EpiQair liquid air engines to power the world
The EpiQair engine offers the most direct route to terminating the combustion of fossil carbon - the essential prerequisite for any serious programme to achieve climate stability. EpiQair technology encompasses the complete cryogenic air cycle, using surplus renewable energy to liquefy air, creating two stable energy stores, one cold at about -200C and the other hot at about 150C derived from the heat of compression generated during the liquefaction process. For regeneration, these two sources supply a novel rotary expansion engine converting the energy, including the liquid-to-gas phase change energy, into shaft power at levels of power density higher than is possible with internal combustion engines.
The high power density means a new generation of highly compact engines whose small size means low unit production cost despite expensive manufacturing processes. This will attract a strong market pull effect, driving adoption of the full range of automotive vehicles having zero emissions and no carbon footprint.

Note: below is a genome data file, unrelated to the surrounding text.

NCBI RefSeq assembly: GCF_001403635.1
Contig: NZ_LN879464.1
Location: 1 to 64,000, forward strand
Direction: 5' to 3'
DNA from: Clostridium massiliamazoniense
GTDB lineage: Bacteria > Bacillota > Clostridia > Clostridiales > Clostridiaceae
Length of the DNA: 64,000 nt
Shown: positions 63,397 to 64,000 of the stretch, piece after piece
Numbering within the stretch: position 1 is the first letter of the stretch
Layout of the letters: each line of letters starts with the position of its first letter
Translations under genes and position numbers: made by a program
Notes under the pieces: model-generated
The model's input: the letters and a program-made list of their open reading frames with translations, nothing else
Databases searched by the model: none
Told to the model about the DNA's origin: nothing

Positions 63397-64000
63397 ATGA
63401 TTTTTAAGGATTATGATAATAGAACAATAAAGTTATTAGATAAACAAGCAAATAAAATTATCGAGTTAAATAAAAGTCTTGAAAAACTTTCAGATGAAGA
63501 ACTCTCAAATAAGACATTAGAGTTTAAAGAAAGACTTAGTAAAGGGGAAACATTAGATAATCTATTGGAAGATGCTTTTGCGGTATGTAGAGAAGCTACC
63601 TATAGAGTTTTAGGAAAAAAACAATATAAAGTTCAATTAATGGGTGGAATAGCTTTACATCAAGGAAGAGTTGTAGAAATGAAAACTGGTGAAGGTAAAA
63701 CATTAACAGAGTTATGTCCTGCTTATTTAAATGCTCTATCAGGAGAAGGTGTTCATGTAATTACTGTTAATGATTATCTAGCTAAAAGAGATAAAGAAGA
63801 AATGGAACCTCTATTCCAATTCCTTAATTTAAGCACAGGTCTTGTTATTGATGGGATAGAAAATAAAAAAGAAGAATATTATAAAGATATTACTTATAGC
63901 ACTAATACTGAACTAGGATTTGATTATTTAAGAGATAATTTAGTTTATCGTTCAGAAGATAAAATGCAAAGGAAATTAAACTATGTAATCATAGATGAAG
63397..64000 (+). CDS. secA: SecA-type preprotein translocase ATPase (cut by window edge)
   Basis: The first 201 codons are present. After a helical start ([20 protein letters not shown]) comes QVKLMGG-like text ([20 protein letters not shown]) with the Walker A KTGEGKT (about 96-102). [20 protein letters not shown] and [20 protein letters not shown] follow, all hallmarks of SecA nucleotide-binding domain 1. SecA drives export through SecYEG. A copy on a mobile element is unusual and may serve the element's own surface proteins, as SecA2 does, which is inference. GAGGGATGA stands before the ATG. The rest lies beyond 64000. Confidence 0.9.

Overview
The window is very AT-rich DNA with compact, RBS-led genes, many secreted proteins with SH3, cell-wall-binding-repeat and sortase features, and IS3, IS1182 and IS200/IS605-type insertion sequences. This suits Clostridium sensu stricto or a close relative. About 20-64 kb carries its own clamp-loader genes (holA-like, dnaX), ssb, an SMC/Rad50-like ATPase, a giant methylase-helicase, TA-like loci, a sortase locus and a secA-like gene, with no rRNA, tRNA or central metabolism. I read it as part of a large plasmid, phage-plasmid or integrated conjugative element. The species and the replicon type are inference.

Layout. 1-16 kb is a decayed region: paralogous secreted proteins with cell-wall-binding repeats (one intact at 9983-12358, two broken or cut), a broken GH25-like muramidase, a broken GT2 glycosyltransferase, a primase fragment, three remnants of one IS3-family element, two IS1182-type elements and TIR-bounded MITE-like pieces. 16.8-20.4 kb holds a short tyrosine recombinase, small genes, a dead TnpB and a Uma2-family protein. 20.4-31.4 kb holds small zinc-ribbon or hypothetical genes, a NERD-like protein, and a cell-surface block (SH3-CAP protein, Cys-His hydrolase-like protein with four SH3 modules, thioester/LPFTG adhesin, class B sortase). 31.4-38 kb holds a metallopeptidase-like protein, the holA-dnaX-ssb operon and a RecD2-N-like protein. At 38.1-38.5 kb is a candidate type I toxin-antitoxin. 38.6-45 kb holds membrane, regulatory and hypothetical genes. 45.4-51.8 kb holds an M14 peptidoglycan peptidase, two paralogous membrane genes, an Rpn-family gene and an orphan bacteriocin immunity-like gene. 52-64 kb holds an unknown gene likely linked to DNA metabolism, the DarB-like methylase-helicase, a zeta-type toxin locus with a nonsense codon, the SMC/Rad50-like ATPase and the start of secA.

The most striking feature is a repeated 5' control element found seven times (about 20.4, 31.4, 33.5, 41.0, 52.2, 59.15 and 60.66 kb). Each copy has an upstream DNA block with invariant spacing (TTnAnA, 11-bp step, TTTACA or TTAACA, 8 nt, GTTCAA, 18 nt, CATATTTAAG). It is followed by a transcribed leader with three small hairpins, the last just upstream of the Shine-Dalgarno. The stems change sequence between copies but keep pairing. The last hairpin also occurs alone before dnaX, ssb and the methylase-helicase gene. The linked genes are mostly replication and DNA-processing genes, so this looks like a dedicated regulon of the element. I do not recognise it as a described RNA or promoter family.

The breakthrough making this possible arises from the unique design of Epicam’s paired rotors which achieve either compression or expansion by the displacement which occurs upon interaction between lobes and pockets without physical contact between the rotors or their housing. The result is an expansion engine without significant internal friction. Piston engines could be used in conjunction with liquid air but 80% of the available expansion energy would then be needed to overcome friction so the output power is too small to be of practical use. By contrast, the EpiQair engine’s rotors enable high rotational speeds and very high cycle frequencies. With expansion of 400 to 1 in only a quarter turn and up to 9 cycles per revolution, at speeds up to 20,000 RPM this can yield 2,000 HP or 1.5MW from an engine small enough to be contained in a briefcase. It will supply all transport applications from large heavy goods vehicles and ships to small personal vehicles.
The positive/negative displacement action of Epicam’s rotors is fully scalable from individual small wind turbines to large wind farms for low cost energy storage to supersede all types of chemical batteries. When deployed to the scale that would supplement 10% of global wind and solar capacity with sufficient storage to eliminate intermittency, this technology will provide sufficient controlled air movement to make it attractive for combination with CO2 filtration. This will render the system sufficiently carbon negative to offer a direct means of modulating global atmospheric climate control by reducing the CO2 level in the atmosphere.